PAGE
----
Corina Copp at Bomb Magazine:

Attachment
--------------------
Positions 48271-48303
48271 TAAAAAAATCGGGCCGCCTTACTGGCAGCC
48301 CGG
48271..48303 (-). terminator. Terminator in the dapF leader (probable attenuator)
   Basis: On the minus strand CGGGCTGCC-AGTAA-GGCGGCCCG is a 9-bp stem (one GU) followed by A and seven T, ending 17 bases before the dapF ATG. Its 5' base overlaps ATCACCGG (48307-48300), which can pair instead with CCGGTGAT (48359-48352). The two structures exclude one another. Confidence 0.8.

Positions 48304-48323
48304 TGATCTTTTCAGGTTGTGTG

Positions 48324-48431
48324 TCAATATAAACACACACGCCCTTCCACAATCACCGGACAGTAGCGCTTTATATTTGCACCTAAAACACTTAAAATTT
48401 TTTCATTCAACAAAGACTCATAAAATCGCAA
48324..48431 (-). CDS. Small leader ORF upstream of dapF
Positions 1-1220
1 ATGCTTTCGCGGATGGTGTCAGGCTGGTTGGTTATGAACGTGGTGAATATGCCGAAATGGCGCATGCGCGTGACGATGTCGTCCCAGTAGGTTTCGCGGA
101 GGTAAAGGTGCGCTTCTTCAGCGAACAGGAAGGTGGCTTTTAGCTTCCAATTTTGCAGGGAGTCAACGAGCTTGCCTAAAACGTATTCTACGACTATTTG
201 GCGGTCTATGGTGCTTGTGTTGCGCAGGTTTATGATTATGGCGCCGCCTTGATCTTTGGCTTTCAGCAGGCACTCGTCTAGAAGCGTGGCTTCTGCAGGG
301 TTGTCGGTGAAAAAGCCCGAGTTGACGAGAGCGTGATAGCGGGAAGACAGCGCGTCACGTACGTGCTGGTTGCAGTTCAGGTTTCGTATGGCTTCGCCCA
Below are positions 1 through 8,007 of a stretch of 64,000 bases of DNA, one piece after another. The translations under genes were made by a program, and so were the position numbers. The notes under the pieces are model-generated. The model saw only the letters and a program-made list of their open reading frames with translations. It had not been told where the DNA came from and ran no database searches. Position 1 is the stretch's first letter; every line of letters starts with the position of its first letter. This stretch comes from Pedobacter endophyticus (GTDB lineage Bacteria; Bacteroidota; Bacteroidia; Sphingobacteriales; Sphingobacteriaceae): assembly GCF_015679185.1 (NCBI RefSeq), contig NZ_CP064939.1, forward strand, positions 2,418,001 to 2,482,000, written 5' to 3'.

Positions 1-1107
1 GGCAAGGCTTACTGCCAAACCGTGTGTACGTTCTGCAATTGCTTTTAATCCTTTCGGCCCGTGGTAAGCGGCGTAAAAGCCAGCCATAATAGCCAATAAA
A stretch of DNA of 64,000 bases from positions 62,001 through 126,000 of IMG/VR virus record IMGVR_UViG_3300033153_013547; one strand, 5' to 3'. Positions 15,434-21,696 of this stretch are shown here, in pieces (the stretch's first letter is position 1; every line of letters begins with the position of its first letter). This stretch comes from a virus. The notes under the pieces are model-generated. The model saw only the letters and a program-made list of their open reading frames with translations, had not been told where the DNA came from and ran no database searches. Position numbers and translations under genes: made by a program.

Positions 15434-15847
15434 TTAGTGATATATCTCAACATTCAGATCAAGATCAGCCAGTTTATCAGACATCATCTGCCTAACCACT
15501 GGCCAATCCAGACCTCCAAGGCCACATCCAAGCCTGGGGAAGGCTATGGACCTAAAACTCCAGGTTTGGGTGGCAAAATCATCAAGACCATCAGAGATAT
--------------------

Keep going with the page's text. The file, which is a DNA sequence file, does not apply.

Silliness is not such a stretch as one would think, should one think of Wittgenstein. The ludic is at play, from conception, in the language-game itself; or the duck-rabbit as a vehicle of ambiguity, a perceptual “third thing,” a visual neologism: now ears … now beak, or “Both; not side-by-side, however, but about the one via the other.” Silliness is ruminative, i.e., we must look back over time for its sense to resonate. And it seeks a beyond. I consider the question of whether the two-headed calf should be counted as one animal or two—a serious moment for the Vatican Belvedere Gardens of 1625. Three, of course. “For the physicians, the feature distinguishing the individual was the brain; for followers of Aristotle, the heart,” wrote Carlo Ginzburg. And the dissection of the animal “was done with the aim of establishing not the ‘character’ peculiar to that particular animal, but ‘the common character’ … of the species as a whole.” A parallelism: Wittgenstein’s insistence that a student learn a new word by experiencing it through practice, being responsible to it and its usage, and eventually making the word meaningful for a greater understanding of her (whole) (linguistic) (yet shared, and seen) world.